UX Design

Dear Developers,

I have to use various CMSs on a daily basis. I have to say – don’t stray from convention unless what you have done has dramatically improved your UI. In short, you’ve designed something so amazing it should be convention.

Stop putting important elements at the bottom of the page. The bottom of the page is for copyright information and system versions. Stuff users ignore unless they specifically need the information that convention puts there.

Sincerely,

Everyone


CSS Map


Bouncy Map

[contentblock id=1]


Websites

Various websites I’ve either designed or added large portions of code.


Art by Staci

Art by Staci T-Shirt Design

A t-shirt design for artbystaci.com Took one of her pieces and created a pseudo art palette.


Steamhead Coffee

Steamhead Coffee

Done for a coffee house startup.


Jelly Bellies

Jelly Bellies

Each Jelly Bean had to be hand placed because the particle physics system at the time wasn’t developed enough without running into problems of merging meshes.


Goal Pursuits: Marketing Myself

Making a task personal by Marketing Myself

I sat down across from my CEO at my year review. I’d just spent several months unnecessarily doing double the work of a coworker. I’d been documenting my efforts, but fortunately in the end I didn’t have to convince anyone of it. He was fired a couple of months before my review even came up.

The review consisted of me giggling a lot and the CEO staring me down in a teasing manner. We’ve known each other a while and have always worked well together, so on a level the review was mostly, “You’re doing a good job – keep doing that.”

But then he got serious about it and asked me where I wanted to be this time next year. What were my goals? I mentioned that up to that point my pursuits were initiative based; I saw a need and filled it, so I turned it back around on him – what did our company need?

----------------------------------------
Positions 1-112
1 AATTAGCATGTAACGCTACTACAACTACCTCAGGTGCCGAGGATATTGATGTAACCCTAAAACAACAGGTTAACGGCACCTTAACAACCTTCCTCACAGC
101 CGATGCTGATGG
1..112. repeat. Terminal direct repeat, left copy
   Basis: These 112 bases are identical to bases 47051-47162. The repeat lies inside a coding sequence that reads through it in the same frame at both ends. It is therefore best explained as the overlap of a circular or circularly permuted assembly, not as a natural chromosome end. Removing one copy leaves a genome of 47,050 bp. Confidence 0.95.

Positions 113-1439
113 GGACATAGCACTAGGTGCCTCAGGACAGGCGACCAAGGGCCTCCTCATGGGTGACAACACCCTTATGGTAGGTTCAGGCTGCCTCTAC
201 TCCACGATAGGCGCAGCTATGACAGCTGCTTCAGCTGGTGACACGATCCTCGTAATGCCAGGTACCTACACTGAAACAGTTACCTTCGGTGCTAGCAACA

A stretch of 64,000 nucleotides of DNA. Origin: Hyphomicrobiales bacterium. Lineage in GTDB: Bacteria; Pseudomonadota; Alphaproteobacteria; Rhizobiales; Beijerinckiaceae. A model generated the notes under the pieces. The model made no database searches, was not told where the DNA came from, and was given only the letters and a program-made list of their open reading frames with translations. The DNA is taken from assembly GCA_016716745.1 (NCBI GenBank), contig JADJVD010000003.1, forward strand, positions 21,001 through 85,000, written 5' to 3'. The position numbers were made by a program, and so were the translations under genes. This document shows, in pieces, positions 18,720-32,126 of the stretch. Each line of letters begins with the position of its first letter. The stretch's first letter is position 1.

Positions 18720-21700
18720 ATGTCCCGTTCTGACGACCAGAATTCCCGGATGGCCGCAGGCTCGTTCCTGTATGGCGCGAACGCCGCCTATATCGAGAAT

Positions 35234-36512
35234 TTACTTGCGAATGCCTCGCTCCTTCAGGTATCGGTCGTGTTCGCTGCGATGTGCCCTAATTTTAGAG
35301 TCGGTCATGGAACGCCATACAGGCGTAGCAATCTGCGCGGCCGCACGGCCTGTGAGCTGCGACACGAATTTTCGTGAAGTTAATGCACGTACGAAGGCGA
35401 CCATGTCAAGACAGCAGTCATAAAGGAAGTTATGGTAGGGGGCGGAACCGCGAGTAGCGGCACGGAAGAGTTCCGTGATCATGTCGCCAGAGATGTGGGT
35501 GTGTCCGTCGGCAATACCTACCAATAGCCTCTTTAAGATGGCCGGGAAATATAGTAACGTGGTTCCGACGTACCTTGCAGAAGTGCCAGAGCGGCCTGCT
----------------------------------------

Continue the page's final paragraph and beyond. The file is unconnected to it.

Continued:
“Marketing.”

I can work with front end code all day long. Need to know why your CSS has elements floating out in space? I’m the girl you call. Need a responsive framework skinned on a site? I don’t even break a sweat. Want a modal or hovering sub menu? Need some annoying widget as a call to action to grab attention? Look no further.

My weak point has been design. It’s not what I started out doing and marketing is it’s own beast. Mix that with UX design and it’s a whole other overwhelming area of the internet – mostly in just how big of a subject it is.

If you’ve ever heard of the Golden Unicorn though, saying no these days isn’t really an option. I believe these pieces/concepts of development will eventually break off reliably into their own areas. Telling an HR person that front end development and back end development are two different things currently is still a hairy conversation, but I think many companies are starting to pick it up. It’s just getting to be too much to know.

I was starting on learning back end development, but that’s taken a mild back seat to the front end and its importance. It doesn’t matter how many people visit your site if it looks like garbage. Now, there are sites out there that convert like crazy despite looking like a 3rd grader slapped it together back in 1995, but for the most part, user interaction and emphasis on key components can make or break online visibility.

His call to attention on marketing then was right, but where to start?

Studying and research: Step 1

I don’t like reading technical books but I do it all the time. I love experimentation and learning in general, but reading about computer programming doesn’t really get me going. It’s one of the best ways to go about things in my field though. Read, read and read some more. Copy code, experiment, fail, debug, keep at it until one day the pieces are less all over the place. They’re never not broken, just, less broken.